It’s All About Recycling
Welcome to Recycling Week, my name is Louis and I work for your Universities waste management provider, Enva. My Role within Enva is to provide customer Engagement for the Universities. The purpose of this engagement is to help increase understanding of sustainability best practice. That could come in a lot of different forms, presentations, training or, in this case, a blog. Speaking of blogs. This is the second part of this series focusing on the waste hierarchy.
If you missed the Zero Waste Week post on reduction and reuse don’t worry, you can find it here.
Recycling week runs from the 20th – 26th of September and this year marks the week’s eighteenth birthday.
Recycling week is special because it is the one week per year retailers, brands, waste management companies, trade associations, governments and the media come together to achieve one goal: to galvanise the public into recycling more of the right things, more often.
The theme this year focuses on the Climate Crisis.
For many of us, the past year’s events have reduced opportunities to make a difference. A lot has happened that we have no control over, but the climate crisis is something we can impact every day.
Just by making small changes to our day to day lives we can help make a significant difference in the amount of waste we produce, some of which ends up in landfill. Following the same format as the previous instalment in this blog series, the goal is going to be to identify small changes that can be made that would make a big difference. This might mean that it makes recycling easier or more efficient, or it might help you improve the overall amount of waste that you can recycle.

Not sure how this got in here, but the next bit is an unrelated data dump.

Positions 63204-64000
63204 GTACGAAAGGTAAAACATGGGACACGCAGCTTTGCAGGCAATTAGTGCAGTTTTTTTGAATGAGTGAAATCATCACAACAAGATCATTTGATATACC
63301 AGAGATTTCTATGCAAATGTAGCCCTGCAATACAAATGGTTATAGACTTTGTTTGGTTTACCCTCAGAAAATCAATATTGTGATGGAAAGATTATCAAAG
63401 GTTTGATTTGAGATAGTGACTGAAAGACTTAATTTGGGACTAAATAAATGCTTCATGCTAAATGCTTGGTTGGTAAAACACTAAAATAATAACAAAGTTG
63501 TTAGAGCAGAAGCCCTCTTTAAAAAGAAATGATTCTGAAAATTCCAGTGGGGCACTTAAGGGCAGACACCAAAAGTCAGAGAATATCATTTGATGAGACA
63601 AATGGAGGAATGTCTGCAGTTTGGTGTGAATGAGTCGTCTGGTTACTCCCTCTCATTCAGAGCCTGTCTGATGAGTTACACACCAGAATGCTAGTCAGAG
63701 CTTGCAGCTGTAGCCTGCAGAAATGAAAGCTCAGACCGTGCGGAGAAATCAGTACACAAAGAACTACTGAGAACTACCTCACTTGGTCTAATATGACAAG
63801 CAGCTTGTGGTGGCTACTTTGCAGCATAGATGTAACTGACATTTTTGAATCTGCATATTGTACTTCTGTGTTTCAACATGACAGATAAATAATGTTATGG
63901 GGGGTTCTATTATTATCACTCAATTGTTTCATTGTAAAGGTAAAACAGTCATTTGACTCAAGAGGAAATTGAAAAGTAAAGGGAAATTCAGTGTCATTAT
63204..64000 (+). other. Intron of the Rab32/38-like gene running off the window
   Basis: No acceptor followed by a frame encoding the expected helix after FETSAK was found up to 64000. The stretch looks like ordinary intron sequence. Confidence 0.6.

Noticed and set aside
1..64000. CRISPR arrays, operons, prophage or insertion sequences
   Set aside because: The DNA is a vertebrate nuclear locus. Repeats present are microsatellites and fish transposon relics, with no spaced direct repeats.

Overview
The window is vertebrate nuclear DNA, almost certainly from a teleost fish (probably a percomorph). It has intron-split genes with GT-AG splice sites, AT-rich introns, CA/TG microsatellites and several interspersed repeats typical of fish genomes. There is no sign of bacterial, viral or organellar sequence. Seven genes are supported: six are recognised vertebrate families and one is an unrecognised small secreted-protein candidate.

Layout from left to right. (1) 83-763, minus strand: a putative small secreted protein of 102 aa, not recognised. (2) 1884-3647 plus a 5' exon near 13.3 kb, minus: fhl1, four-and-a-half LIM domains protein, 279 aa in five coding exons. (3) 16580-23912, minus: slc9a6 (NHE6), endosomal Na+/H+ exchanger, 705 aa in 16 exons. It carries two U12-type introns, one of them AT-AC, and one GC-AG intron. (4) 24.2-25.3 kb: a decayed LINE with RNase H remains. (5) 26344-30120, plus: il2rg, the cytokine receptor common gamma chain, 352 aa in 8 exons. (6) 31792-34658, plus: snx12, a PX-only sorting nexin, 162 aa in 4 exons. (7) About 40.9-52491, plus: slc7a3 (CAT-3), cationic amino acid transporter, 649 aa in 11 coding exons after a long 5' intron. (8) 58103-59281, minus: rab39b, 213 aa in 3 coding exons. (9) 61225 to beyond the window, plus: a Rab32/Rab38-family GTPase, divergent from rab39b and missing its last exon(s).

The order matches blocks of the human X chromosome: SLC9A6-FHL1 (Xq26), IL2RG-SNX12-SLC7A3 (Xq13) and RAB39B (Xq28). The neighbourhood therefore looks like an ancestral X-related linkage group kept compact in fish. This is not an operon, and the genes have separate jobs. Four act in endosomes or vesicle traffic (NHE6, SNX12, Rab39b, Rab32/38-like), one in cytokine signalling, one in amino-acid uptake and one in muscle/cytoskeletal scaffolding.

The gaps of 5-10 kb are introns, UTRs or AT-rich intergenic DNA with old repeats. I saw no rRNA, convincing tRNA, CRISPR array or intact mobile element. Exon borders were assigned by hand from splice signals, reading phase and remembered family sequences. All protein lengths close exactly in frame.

Of course, you can:
How many aluminium cans do you use a week? Think about it, that’s your fizzy drinks. That’s your small tuna cans, sardine cans. Finally (and without any judgement!) it’s also your beer cans.
Do you make sure you recycle all your cans?
Aluminium is the most valuable thing in your recycling because of its recyclability, and because aluminium cans recycle without any loss of quality. Currently close to 70% of the aluminium cans we use globally are recycled, which is 113,200 cans per minute!
However, as you can see from those figures, we throw away a vast number of cans. That means that the 30% we aren’t recycling causes a massive issue. For example, if we recycled all our aluminium cans in the UK, we would need fourteen million fewer dustbins. On top of that, when a can does end up in landfill it stays there for 500 years before it oxidises. Finally, from an energy perspective, to recycle one can saves the same amount of energy it takes to power a television for three hours. Aluminium cans are one of the easiest materials to recycle, all you need to do is make sure it’s completely empty and pop it in any mixed recycling bin or can bin around campus.
Be better with batteries:
Most people have batteries powering something in every room of their house. Everything from the television remote in the lounge to the weighing scales in your bathroom are likely to be battery powered. However, unlike most waste streams batteries can’t be recycled via your everyday recycling bin. Thankfully though, batteries are still very much recyclable. To recycle batteries, it’s important to find “battery bins”. Most buildings have a battery bin in the foyer or reception which make it easier to recycle your used batteries.